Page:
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Africana Studies

Students may complete a minor in Africana studies.


Robert Washington
Tracey Hucks, at Haverford College

The Africana Studies Program brings a global outlook to the study of Africa and the African diaspora. Drawing on analytical perspectives from anthropology, history, literary studies, political science and sociology, the program focuses on African people and African cultures against a background of increasing globalization and dramatic social, economic and political change.

Bryn Mawr’s Africana Studies Program participates in a U.S. Department of Education-supported consortium with Haverford and Swarthmore Colleges and the University of Pennsylvania. Through this consortium, Bryn Mawr students have an opportunity to take a broad range of courses beyond those offered at Bryn Mawr by enrolling in courses offered by the three other participating institutions. Bryn Mawr’s Africana Studies Program sponsors a study abroad semester at the University of Nairobi, Kenya, and participates in similar study abroad programs offered by its consortium partners in Zimbabwe, Ghana and Senegal.

Students are encouraged to begin their work in the Africana Studies Program by taking Introduction to Africana Studies (General Studies 101). This introductory level course, which provides students with a common intellectual experience as well as a foundation for subsequent work in Africana studies, should be completed by the end of the student’s junior year.

Minor Requirements

The requirements for a minor in Africana studies are the following:

  1. One-semester interdisciplinary course Bryn Mawr/Haverford General Studies 101: Introduction to Africana Studies.
  2. Six semester courses from an approved list of courses in Africana studies.
  3. A senior thesis or seminar-length essay in an area of Africana studies.

Students are encouraged to organize their course work along one of several prototypical routes. Such model programs might feature:

  1. Regional or area studies; for example, focusing on Brazil, the English-speaking Caribbean or North America.
  2. Thematic emphases; for example, exploring decolonization, class politics, ethnic conflicts and/or economic development in West and East Africa.
  3. Comparative emphases; for example, problems of development, public health, governance or family and gender.

The final requirement for the Africana studies minor is a senior thesis or its equivalent. If the department in which the student is majoring requires a thesis, she can satisfy the Africana studies requirement by writing on a topic that is approved by her department and the Africana Studies Program coordinator. If the major department does not require a thesis, an equivalent written exercise — that is, a seminar-length essay — is required. The essay may be written within the framework of a particular course or as an independent study project. The topic must be approved by the instructor in question and by the Africana Studies Program coordinator.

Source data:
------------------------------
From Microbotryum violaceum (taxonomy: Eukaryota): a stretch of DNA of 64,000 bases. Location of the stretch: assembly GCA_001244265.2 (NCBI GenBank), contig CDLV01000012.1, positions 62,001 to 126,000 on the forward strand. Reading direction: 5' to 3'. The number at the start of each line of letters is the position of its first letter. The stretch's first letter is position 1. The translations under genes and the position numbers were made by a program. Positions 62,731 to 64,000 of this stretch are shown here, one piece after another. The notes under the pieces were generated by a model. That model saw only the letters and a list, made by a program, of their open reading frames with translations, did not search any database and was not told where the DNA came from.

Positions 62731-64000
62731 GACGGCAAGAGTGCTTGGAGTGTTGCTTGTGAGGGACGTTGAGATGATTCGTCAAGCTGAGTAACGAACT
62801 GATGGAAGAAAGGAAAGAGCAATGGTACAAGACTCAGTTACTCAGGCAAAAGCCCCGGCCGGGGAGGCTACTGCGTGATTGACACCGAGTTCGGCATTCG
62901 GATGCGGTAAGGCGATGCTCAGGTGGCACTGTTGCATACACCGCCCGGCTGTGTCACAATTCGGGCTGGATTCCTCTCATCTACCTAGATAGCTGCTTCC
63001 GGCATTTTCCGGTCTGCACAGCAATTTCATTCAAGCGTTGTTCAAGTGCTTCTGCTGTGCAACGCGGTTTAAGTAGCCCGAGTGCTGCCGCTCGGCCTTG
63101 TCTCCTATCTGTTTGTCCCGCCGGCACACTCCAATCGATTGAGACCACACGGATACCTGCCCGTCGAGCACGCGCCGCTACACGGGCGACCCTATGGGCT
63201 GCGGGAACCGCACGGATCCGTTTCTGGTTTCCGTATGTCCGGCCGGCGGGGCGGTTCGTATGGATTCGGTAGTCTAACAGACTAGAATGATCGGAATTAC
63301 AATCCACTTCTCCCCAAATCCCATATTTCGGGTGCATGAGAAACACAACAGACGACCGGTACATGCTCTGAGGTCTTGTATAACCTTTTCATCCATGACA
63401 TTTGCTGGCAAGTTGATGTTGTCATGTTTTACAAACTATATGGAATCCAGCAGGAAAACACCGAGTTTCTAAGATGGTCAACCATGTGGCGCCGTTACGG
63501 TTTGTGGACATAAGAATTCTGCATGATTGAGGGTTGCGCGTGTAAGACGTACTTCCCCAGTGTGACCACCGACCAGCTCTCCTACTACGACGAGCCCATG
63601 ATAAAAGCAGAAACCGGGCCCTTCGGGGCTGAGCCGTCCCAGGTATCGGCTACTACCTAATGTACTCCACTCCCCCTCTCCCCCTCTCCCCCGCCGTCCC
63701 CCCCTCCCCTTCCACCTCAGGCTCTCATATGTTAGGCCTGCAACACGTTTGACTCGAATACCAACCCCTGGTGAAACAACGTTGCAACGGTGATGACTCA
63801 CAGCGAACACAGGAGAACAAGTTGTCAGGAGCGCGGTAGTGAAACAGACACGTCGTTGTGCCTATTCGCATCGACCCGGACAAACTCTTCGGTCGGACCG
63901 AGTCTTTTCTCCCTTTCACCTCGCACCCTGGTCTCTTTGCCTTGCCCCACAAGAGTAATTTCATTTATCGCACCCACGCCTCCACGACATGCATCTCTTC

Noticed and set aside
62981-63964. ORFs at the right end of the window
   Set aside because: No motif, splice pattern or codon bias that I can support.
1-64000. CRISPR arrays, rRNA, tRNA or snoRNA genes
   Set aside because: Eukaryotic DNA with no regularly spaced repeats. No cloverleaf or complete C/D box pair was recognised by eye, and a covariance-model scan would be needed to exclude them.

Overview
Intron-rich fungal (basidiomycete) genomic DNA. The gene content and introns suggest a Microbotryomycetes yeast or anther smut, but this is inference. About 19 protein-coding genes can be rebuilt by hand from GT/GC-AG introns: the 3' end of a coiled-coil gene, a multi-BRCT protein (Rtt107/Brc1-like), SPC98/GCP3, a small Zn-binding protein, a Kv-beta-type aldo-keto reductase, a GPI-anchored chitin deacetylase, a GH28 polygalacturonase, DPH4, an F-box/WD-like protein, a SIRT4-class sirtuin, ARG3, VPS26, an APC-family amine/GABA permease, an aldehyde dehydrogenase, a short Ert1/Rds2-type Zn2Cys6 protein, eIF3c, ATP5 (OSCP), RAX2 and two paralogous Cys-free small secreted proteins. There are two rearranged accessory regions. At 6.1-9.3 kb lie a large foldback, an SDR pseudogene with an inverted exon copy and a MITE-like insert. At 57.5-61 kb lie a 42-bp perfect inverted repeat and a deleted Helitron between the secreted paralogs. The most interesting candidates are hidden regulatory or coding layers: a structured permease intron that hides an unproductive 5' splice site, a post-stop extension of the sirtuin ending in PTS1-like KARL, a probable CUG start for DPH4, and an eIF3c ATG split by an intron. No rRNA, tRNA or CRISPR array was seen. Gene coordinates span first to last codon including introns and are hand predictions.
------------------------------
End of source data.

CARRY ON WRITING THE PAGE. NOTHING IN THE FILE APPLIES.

Africana studies courses currently offered at Bryn Mawr include:

ANTH B253 Childhood in the African Experience
ARCH B101 The Uses of the Past: Introduction to Egyptian and near Eastern Archaeology
CITY B266 Schools in American Cities
CITY B338 The New African Diaspora
EDUC B200 Critical Issues in Education
EDUC B266 Schools in American Cities
ENGL B263 Toni Morrison and the Art of Narrative Conjure
ENGL B362 African American Literature
GNST B101 African Civilizations: An Interdisciplinary Introduction to Africana Studies
GNST B103 Introduction to Swahili Language and Culture I
GNST B105 Introduction to Swahili Language and Culture II
HIST B203 High Middle Ages
HIST B303 Topics in American History
POLS B243 African and Carribbean Perspectives in World Politics
SOCL B215 Challenges and Dilemmas of Diversity: Racial and Ethnic Relations in American Society
SOCL B338 The New African Diaspora

Africana studies courses currently offered at Haverford include:

ANTH H205B Social Anthropology
ENGL H270A Portraits in Black: The Influence of an Emergent African American Culture
ENGL H363B Topics in American Literature: John Brown’s Body: Violence, National Fantasy and
PHIL H233B Philosophy and Race
POLS H123B American Politics: Difference and Discrimination
POLS H235B African Politics

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